One of the first things an NDP government would do would be to introduce a Parliament Act that will prevent the Prime Minister from requesting prorogation of Parliament when a confidence vote is before the House of Commons. Our act will also require a Parliamentary vote before the Prime Minister can seek a lengthy prorogation at other times.

As I've already mentioned, the NDP will propose electoral reform to ensure Parliament better reflects the political preferences of Canadians. To this end we will propose a new, more democratic voting system that preserves the connection between MPs and their constituents, while ensuring parties are represented in Parliament in better proportion to how Canadians voted. Each vote will count.

We will also start the national conversation that will result, we hope, in the abolition of the Senate. In the meantime, to limit Senate abuses, we will bar failed candidates and party insiders from being appointed to the Senate, and ban senators from fundraising for political parties.
Do you believe human activity is contributing to climate change? If so, what should we do about it? If not, why not? Yes We in the NDP will leave climate change denying to the core supporters of the Conservative Party. Tackling climate change is perhaps the most important issue facing the world today. It is fair to say that in the House of Commons the NDP has long taken the lead on this file.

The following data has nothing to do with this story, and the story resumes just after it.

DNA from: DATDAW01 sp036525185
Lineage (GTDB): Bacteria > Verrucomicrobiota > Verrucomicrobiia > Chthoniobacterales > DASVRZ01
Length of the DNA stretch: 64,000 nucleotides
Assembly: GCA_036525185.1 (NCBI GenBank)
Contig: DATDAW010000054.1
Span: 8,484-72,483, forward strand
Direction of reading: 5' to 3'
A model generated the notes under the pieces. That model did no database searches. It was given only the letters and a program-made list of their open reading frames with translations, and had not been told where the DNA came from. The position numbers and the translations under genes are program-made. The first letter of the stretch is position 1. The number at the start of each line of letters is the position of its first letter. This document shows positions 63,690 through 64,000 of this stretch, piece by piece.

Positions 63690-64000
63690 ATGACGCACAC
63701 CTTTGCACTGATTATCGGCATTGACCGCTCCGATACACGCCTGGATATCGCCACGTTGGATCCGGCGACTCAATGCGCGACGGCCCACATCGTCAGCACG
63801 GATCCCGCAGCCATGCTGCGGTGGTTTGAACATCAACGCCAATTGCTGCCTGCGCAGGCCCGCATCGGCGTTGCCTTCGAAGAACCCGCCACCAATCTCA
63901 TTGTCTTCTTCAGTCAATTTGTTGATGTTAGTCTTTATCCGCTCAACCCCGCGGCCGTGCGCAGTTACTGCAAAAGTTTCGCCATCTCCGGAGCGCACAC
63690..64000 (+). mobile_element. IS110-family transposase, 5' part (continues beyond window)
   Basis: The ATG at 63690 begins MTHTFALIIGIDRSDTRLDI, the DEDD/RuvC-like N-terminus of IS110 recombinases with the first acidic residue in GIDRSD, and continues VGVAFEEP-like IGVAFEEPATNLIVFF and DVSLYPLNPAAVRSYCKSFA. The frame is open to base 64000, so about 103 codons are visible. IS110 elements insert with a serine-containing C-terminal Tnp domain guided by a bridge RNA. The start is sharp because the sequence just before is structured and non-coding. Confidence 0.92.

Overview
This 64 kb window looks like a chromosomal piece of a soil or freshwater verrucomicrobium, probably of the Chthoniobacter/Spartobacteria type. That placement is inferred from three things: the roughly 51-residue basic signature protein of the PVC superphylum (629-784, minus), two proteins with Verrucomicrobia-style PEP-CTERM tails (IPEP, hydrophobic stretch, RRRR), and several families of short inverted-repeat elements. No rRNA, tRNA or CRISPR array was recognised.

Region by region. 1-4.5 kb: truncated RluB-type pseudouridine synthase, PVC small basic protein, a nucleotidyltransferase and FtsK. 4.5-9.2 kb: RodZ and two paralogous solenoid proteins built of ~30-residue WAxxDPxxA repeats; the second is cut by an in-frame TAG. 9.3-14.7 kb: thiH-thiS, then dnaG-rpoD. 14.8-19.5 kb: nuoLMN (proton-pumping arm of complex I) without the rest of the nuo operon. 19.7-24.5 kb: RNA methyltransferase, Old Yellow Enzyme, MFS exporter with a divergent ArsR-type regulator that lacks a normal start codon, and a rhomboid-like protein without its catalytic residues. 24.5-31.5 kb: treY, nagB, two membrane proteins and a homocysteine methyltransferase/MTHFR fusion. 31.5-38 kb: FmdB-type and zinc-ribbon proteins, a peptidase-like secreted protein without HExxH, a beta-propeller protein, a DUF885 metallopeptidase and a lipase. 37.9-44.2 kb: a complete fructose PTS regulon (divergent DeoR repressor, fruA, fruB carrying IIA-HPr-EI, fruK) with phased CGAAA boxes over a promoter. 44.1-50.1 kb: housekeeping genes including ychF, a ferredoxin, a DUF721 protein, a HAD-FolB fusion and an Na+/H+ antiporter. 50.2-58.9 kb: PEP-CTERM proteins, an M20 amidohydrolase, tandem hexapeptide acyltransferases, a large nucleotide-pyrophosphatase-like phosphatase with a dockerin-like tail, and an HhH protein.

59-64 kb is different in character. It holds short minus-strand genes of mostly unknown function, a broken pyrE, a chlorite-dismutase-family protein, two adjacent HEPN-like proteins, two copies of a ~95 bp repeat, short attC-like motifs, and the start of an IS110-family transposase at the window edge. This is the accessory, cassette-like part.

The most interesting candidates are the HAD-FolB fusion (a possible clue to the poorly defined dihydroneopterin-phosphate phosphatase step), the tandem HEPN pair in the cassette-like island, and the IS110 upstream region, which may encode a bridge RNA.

Here's what an NDP government will do.

* We will re-introduce legislation to ensure that Canada meets the long-term target of reducing our greenhouse gas emissions to a level 80 per cent below that of 1990 by the year 2050, and will establish interim targets for the period 2015-2045;

* We will put a price on carbon through a cap-and-trade system, which will establish hard emissions limits for Canada's biggest polluters to ensure companies pay their environmental bills and to create an incentive for emissions reductions;

* We will work closely with the Obama administration in Washington to ensure a coordinated response to climate change, and we will seek at every opportunity to advance an integrated continental cap-and-trade system that ensures a level economic playing field for North American businesses;

* We will establish effective programs to help Canadian communities deal with the unfolding impacts of a warming planet, as well as live up to our international obligations to assist developing countries in mitigating and adapting to climate change.
Do you support Vrancor's attempt to remove heritage protection from 150 Main Street West (the old Revenue Canada building)? Why or why not? No While this may be a better question for my colleague from the riding of Hamilton Centre, as the old Revenue Canada building is located there, I do believe that any final decision must be the result of a dialogue between all the relevant stakeholder groups involved. This is a decision that is too important to be left to the developers alone. Lengthy consultations between members of the community, the developers and the Hamilton Municipal Heritage committee are a must.